Stick to the Basics: A Metrics-Light Spin on ‘Creative First’

by Chris Mele, Stink Studios

Stink will always be a creatively driven organization. When we’re at our best, our work is about eliciting an emotional response.

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But as we’ve grown in the breadth of in-house expertise and the scale of work visibility and impact, we’ve had to weave in a thin, foundational network of rudimentary financial KPI measurement and understanding throughout our teams, both across our disciplines, and up and down them.

In recent years, through the merits of their talent and work ethic, our team has delivered “holy shit” level work consistently enough to charge a modest growth spurt.

This growth gives us the ability to create even higher-impact work on a larger, global stage. The associated financial gains in turn fuel our ability to reinvest in helping our people develop their skills, level-up our facilities and be even more selective with which projects we take on. We also give back to our team through consistent raises and promotions, European inspired benefits, killer off-sites and super challenging projects that push the limits of our craft.

Organic growth is great, but we’d be doing a disservice to the people that instigated it by not understanding and cultivating that growth. That cultivation can -- and should -- exist in the realm of our invaluable financial analysts, but of equal importance, it requires micro-adjustments at the project level, and it only works if everyone has skin in the game.

These concepts manifest themselves through an integrated approach to everything: pitches, planning, budgeting, creative and technical decisions, and beyond. There is no “decider” at Stink. We reject in entirety the notion that “I am the ___ Director, this is a ___ decision and thusly I make the call”.

This integrated, team-first approach decentralizes and flattens, but also puts increased responsibility on our Discipline and Project Leads to think and behave as business leaders as well as practitioners of their craft. 

The good news is, we keep it light. Really light. Essentially it comes down to what’s coming in, and what’s going out. If we sweat those details, the higher-brow operational metrics (effective rates, utilization percentages, etc.) tend to work themselves out.

Our analysis occurs in three cycles: annual game plans, quarterly updates and monthly deep dives.

Our annual game plans set the tone for the year and serve as an opportunity to gut check alignment with the staff.  We share…

  • Revenue targets
  • Work category splits
  • Overhead benchmarks
  • Cost benchmarks
  • Qualitative benchmarks that hold equal importance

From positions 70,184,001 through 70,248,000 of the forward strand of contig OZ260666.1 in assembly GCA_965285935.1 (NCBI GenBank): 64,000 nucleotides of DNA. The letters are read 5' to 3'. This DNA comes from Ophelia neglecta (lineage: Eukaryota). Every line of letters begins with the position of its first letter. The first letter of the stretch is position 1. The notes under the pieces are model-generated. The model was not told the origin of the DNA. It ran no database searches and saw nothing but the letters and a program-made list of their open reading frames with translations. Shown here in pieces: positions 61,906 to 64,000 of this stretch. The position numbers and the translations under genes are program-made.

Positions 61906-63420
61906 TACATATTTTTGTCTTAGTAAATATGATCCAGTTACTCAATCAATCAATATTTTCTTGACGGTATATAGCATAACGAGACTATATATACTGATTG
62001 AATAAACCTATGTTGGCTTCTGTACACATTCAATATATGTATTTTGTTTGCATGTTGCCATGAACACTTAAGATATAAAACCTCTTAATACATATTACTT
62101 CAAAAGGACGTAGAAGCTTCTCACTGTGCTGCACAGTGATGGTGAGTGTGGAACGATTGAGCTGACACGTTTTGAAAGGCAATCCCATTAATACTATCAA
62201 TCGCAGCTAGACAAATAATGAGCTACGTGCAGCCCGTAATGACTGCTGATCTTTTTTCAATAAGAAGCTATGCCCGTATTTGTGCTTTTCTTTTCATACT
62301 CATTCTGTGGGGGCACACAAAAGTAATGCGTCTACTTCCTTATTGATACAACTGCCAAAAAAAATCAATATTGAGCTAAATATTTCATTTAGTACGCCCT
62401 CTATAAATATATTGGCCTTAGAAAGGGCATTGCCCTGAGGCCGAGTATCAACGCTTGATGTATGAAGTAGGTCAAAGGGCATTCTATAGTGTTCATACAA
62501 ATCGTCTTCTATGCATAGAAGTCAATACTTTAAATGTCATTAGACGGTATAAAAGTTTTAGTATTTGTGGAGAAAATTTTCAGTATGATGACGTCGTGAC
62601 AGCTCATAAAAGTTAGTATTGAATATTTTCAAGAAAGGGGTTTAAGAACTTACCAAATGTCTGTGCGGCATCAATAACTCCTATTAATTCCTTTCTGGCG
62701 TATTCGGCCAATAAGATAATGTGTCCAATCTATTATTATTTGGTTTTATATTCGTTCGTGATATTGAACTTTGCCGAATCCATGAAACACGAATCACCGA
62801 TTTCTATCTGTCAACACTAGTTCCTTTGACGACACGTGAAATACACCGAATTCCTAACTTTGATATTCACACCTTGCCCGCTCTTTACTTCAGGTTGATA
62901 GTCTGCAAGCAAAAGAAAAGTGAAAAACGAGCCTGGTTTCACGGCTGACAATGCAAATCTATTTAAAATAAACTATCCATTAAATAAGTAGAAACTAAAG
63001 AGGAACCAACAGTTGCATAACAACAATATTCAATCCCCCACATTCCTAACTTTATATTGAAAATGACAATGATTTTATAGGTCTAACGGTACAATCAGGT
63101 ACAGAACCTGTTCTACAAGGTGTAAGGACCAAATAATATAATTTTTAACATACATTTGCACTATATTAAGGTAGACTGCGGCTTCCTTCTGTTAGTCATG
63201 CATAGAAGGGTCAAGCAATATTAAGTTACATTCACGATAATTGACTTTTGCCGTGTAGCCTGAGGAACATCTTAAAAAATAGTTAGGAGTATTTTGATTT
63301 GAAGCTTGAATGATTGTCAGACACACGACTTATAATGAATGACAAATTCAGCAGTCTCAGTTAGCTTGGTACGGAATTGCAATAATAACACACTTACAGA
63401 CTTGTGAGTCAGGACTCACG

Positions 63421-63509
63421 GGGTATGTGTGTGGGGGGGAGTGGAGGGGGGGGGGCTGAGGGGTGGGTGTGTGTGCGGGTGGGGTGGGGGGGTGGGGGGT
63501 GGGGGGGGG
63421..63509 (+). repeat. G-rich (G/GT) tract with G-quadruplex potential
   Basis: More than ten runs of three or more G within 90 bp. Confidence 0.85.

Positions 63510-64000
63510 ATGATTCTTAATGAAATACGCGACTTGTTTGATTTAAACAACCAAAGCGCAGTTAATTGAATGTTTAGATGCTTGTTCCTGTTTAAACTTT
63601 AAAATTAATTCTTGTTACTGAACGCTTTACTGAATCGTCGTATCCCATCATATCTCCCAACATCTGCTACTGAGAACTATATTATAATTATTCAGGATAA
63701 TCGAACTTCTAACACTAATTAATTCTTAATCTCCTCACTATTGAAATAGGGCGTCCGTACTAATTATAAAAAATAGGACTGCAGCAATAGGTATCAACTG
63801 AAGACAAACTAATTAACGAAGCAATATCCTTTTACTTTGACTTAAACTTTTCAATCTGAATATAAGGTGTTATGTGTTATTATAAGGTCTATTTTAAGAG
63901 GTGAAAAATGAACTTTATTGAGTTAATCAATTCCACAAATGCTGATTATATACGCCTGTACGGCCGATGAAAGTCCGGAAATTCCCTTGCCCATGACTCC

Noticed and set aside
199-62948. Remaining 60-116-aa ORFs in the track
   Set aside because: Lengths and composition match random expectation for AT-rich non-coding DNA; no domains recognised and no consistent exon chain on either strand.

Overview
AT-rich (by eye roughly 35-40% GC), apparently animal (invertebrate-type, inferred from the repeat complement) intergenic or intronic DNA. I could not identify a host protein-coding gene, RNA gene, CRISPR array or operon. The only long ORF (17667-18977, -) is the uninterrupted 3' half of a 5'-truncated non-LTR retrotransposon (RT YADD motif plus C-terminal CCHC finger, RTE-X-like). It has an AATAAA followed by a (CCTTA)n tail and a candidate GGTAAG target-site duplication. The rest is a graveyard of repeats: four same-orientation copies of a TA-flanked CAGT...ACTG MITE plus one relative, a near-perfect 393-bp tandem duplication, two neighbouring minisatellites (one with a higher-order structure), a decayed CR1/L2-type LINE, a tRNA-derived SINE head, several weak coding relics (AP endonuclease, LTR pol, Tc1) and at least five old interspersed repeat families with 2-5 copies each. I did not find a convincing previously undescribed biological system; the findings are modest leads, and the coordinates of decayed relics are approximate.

• Brands or industries we should be working with
    • Technology we want to be creating with
    • Impact our work should be making

Quarterly, we meet again as a team to reflect on our work, and to openly discuss how we’re tracking against these KPIs.  If we are on track, we celebrate that. If we’re not, we share insights into why that may be happening, and talk through the plan on course correcting.

On the monthly cycle, we hold a Discipline Lead team meeting with the heads of Strategy, Creative, Technology, Finance and Production. This is the deep dive.

We run through a monthly studio health check to look over

  • Monthly revenue earn
  • Monthly cost burn split by staff/overhead and project costs
  • Revenue cliffs in coming months and biz dev strategies to fill the holes
  • Run rate against booked work to maintain margins

We also review individual project P&Ls, with commentary from our EPs and Creative, Strategy and Technical leads. They interrogate each other to tease out insights about our process and teams, and we collectively raise our working IQ off of both our successes and failures.

These three cycles reflect the entirety of our reporting system and philosophy.

We hope our open-door approach gives context to the business decisions that get made throughout the year, and also hopefully provokes dialogue at key points with staff that may not feel totally aligned with our course.

The emphasis on transparency also keeps our leadership on-mission and on-task, present company included.

We know that there are deeper metrics available that can provide added layers of insight, and as we grow we’ll carefully consider expanding our scope. For the moment, we believe we’ve found our sweet spot.

Chris Mele, Stink Studios

Chris Mele, Stink Studios

About the Author: Chris leads Stink Studios New York headquarters, working closely with Strategy, Creative, Production and Technology leadership to develop and manage all relationships and work in the 50 person studio. With a background in brand strategy and product development, Chris has led teams on large scale product and platform builds for The Wall Street Journal, Stumptown Coffee Roasters and The Metropolitan Museum of Art, as well as campaigns for Levi’s, Google and Red Bull.